By Jeffrey Day, College of Letters and Science
A survey exhibition of UC Davis Professor Annabeth Rosen’s groundbreaking ceramic sculptures, which has toured the country, opens in San Francisco on Thursday, July 25, with a free opening event Wednesday night, July 24. “Annabeth Rosen: Fired, Broken, Gathered, Heaped,” a 20-year-survey featuring 85 sculptures and drawings, will be on view at the Contemporary Jewish Museum through Jan. 19, 2020.
The exhibition was organized by the Contemporary Arts Museum Houston and was also shown at the Cranbrook Art Museum at the Cranbrook Academy of Art. Rosen earned her Master of Fine Arts degree from Cranbrook Academy in Michigan.
“Exhibitions offer you opportunities to engage in a conversation with other artists,” said Rosen, co-chair of the art and art history department and holder of the Robert Arneson Endowed Chair at UC Davis.
Valerie Cassel Oliver, exhibition curator, discovered Rosen’s work while organizing another exhibition. Rosen and Cassel Oliver started out with a much smaller exhibition in mind, but it kept expanding.
“One of the most rewarding aspects of what I do is getting to give artists a larger platform to have them better known,” said Cassel Oliver, curator of modern and contemporary art at the Virginia Museum of Fine Arts. “Annabeth is an artist’s artist; she has been an inspiration to generations.”
New work by Rosen, additionally, will be shown at the Virginia Museum starting in November in conjunction with the annual National Council on Education for the Ceramic Arts taking place in Richmond, Virginia.
A free opening reception will be held at the Contemporary Jewish Museum Wednesday, July 24 from 7 to 9 p.m. Several programs will be held in conjunction with the exhibition, including an Aug. 15 performance by oboist Kyle Bruckman, who teaches in the UC Davis music department.
More about the exhibition
The following description is on the museum's web site: Raised in Brooklyn by a working-class Jewish family, Rosen’s process — grounded in resourcefulness, endurance, and a strong work ethic — can be traced to her upbringing. Drawing from the ethos that everything broken can always be fixed or re-used, Rosen embraces the impulse to rescue or resurrect broken ceramic fragments. She sees both her studio and the kiln as spaces of invention, where process and chance are equally essential elements in the formation of her art.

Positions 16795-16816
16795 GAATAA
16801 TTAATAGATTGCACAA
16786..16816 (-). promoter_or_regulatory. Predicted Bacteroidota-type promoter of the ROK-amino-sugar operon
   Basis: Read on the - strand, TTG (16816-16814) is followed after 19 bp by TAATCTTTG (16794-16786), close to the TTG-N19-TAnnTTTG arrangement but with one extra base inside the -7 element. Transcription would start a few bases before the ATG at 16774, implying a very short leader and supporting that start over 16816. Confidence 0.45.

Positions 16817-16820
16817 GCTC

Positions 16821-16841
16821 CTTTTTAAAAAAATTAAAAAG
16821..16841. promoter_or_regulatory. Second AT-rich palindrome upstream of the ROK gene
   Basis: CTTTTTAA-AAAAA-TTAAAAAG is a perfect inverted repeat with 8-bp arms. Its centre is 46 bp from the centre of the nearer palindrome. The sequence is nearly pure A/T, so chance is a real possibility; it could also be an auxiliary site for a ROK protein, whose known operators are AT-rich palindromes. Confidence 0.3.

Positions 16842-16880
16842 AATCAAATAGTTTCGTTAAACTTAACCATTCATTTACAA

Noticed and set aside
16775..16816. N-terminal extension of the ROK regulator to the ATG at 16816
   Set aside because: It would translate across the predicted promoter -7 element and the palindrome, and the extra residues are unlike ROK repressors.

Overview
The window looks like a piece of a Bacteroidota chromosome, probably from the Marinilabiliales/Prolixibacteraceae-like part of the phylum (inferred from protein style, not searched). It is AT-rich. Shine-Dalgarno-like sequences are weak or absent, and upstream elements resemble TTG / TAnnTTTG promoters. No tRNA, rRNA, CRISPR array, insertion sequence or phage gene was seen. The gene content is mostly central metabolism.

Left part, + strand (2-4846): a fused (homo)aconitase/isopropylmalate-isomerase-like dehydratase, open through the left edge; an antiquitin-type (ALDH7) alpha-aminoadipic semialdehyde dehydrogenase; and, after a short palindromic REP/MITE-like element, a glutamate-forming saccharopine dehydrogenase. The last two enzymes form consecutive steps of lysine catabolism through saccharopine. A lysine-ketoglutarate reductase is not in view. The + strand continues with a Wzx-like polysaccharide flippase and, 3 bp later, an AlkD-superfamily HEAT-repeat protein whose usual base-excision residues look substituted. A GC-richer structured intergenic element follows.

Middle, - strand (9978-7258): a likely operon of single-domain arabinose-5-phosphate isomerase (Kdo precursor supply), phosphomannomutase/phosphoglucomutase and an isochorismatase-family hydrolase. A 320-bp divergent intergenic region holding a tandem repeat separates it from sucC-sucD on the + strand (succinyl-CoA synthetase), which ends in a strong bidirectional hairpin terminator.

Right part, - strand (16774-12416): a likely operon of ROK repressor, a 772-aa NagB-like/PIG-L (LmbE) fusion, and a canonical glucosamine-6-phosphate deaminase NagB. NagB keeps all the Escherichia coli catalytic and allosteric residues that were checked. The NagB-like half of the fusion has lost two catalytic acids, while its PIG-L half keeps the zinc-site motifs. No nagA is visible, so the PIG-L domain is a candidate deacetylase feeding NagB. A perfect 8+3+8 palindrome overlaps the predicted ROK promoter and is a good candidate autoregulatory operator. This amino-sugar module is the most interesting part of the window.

For over two decades, Rosen has interrogated the medium of ceramics in a contemporary art context. Formally trained in ceramics, yet heavily influenced by painterly gesture, Rosen has expanded her practice to include conceptually-driven sculptural forms. Composed using laborious, additive processes, her works push the medium beyond spectacle and into conversations about contemporary painting, feminist theory, endurance-based performance, and conceptual art.
Rosen is a pioneer in the field of contemporary ceramics, bringing fluidity to the genre and its discourse with contemporary art. Within the genre’s trajectory, the artist functions as an important link among such artist as Lynda Benglis, Mary Heilmann, Jun Kaneko, Peter Voulkos, as well as a new generation of artists working in the medium.
Indeed, her linkage to such artists in the ceramics genre, and her own role in it, is feature in this San Francisco Chronicle story published July 24.
Related stories on UC Davis sculpture:
Read a more in-depth story about creation of the exhibition from 2017.
More photos and additional information here.
Read a July San Francisco Chronicle story, "6 don't-miss exhibitions ...," about Rosen's work and that of other current UC Davis-affiliated sculptors at UC Davis and in the region.
Read an Arts Blog story about alum Nancy Rubins' sculpture exhibition in London.
Below, a video production about Rosen's current exhibition in San Francisco.